Much ink has been spilled over the fate of so-called "lost films," those silent and early talkie-era classics whose deteriorating film stock has caused their reels to turn to dust. But sad as it is to see the works of golden oldies like Louise Brooks, Theda Bara, and Cecil B. DeMille crumble, these decaying relics hardly seem endangered when compared to the thousands and thousands of industrial, advertising, and educational movies San Francisco archivist Rick Prelinger calls "ephemeral" films.
Since he began collecting cans of these odd cinematic artifacts in 1982, Prelinger has created a vast, publicly accessible library of footage (The Internet Moving Pictures Archive); seen his holdings used in other movies (Natural Born Killers, True Stories) and television (Mystery Science Theater 3000); and finally sold his collection to the Library of Congress in 2002. Coolest of all, Prelinger's using his stash to create brand-new features. His latest, Panorama Ephemera, screens this week.
I once spent an enchanting afternoon with Prelinger during which he gleefully showed me various bits of industrial media (including Pfizer's 1957 corker "The Relaxed Wife," a paean to the tranquilizer Atarax). Panorama Ephemera has the same vibe of a passionate, dotty collector crying, "Ooh! Ooh! You gotta see this one!" Ephemera's clips are sometimes funny, sometimes disturbing, and sometimes just plain freaky, but taken together, this footage from our past -- which comments ironically and wistfully on our present -- is positively stunning. See Prelinger's collage tonight at 7:30 p.m. at the California College of the Arts, 1111 Eighth St. (at Irwin), S.F. Admission is $4-7; call 552-1990 or visit www.sfcinematheque.org.
-- Joyce Slaton
Although we love marauding seamen as much as the next guy, we're excited about a theme show that isn't pirate-focused. "Get Your Truck On" stars the wacky and talented Carolyn Mark, last seen around these parts opening for her pal Neko Case. Touring musicians like Mark have plenty in common with long haulers, from road dirt to mini-mart cuisine, but today's lineup also features plenty of local talent, like the Widows, six gals who've written special truckin' songs just for today. Other acts urging you to truck yourself over are the Plain High Drifters, the Pickin' Trix, and Stiff Dead Cat, starting at noon at Thee Parkside, 1600 17th St. (at Wisconsin), S.F. Admission is $10; call 503-0393 or visit www.theeparkside.com.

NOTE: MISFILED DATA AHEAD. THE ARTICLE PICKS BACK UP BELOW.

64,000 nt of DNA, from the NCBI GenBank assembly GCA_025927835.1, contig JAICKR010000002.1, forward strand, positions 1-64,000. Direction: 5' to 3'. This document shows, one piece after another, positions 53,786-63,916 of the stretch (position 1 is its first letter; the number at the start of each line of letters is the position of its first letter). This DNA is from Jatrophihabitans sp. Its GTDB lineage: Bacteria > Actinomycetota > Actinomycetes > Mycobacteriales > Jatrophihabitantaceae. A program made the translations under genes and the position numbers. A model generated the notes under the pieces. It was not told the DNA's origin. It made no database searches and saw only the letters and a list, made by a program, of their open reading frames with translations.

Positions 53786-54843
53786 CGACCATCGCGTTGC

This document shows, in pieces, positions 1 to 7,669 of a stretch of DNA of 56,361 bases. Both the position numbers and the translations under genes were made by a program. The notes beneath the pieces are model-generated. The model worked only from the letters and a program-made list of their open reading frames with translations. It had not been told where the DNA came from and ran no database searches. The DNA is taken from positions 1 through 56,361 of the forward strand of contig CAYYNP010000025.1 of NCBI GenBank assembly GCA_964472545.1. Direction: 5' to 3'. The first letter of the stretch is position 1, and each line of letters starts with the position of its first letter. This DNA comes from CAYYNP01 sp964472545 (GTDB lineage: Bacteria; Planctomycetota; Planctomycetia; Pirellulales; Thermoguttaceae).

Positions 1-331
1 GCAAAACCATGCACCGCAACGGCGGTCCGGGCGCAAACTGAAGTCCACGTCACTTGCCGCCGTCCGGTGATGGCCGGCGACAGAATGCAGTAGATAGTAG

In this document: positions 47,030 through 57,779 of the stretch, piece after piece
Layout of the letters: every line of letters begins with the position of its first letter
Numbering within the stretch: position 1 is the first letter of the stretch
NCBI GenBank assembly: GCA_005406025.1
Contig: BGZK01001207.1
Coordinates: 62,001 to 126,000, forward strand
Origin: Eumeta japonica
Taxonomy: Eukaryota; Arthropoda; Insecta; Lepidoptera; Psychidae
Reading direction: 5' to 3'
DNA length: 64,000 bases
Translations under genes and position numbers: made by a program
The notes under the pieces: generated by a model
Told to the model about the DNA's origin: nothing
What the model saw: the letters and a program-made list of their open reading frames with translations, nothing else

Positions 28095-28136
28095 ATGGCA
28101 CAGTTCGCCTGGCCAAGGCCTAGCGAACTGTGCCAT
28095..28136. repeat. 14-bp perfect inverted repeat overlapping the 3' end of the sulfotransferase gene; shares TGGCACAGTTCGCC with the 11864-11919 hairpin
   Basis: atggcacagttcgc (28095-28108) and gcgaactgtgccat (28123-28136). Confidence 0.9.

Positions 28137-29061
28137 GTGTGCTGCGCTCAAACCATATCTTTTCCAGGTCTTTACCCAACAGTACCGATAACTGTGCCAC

-- Hiya Swanhuyser
Spin the Bottle
An advanced course for kissing bandits
If your last lip-locking session felt like going to a clothing outlet sample sale two hours too late -- you take what you can get, and hope it will be better next time -- it's time to give kissing an extra kick. Sure, most of us have been sucking face since the seventh grade, but even the most skilled make-out mavens and maestros can learn erotic new mouth-to-mouth techniques. Sex educator Tracy Bartlett's workshop, "Lip Service," teaches its participants how to spoon like gold-medal champions.
C'mon, don't be shy -- enlist the services of the cutest (and most fearless) person you'd like to swap spit with and sign up for a night of educational smooching, starting at 8 p.m. at Good Vibrations, 1620 Polk (at Sacramento), S.F. Admission is $45 per couple, and preregistration is recommended; call 345-0400 or visit www.goodvibes.com.
-- Charyn Pfeuffer
Los Amigos get way down
Armed with an inspired mix of sleazy disco, house-flavored Latin funk, and explicit Spanish lyrics, Venezuelan sextet Los Amigos Invisibles has been dropping eminently danceable odes to spanking the monkey ("Masterbation Session") [sic] and doin' it doggy style ("Ponerte en Cuatro") for the better part of the last decade.
While the band was a fixture on local stages a few years ago while recording its sophomore effort, Arepa 3000: A Venezuelan Journey Into Space, in San Francisco, Los Amigos then relocated to New York for a chance to work with dance-music mavens Masters at Work on a follow-up album. The group serves up tunes from the recently released The Venezuelan Zinga Son, Vol. 1 along with a host of thumping, filthy favorites when it returns at 9 p.m. to Bimbo's 365 Club, 1025 Colombus (at Chestnut), S.F. Admission is $18; call 474-0365 or visit www.bimbos365club.com.
-- Dave Pehling
It's Just So Wrong
Now that Bill Shatner is a puffy antique it's tough to picture him in his full '60s-and-'70s pimped-out, super-cool mode, when he recorded a rock album (1968's The Transformed Man), squeezed into the Kirk suit for Star Trek conventions, and let those sideburns grow oh-so-wild and free. Everyone's favorite captain is showcased in Impulse, the 1975 howler in which a disco-dud-clad Shatner plays a gigolo on a murderous rampage. Word on the street says Billy's rugs, grimaces, and verbal ejaculations are unmissable. Beam yourself up to Thrillville's Annual Tribute to William Shatner at 9:15 p.m. at the Parkway Theatre, 1834 Park (at East 18th St.), Oakland. Admission is $6; call (510) 814-2400 or visit www.thrillville.net.
-- Joyce Slaton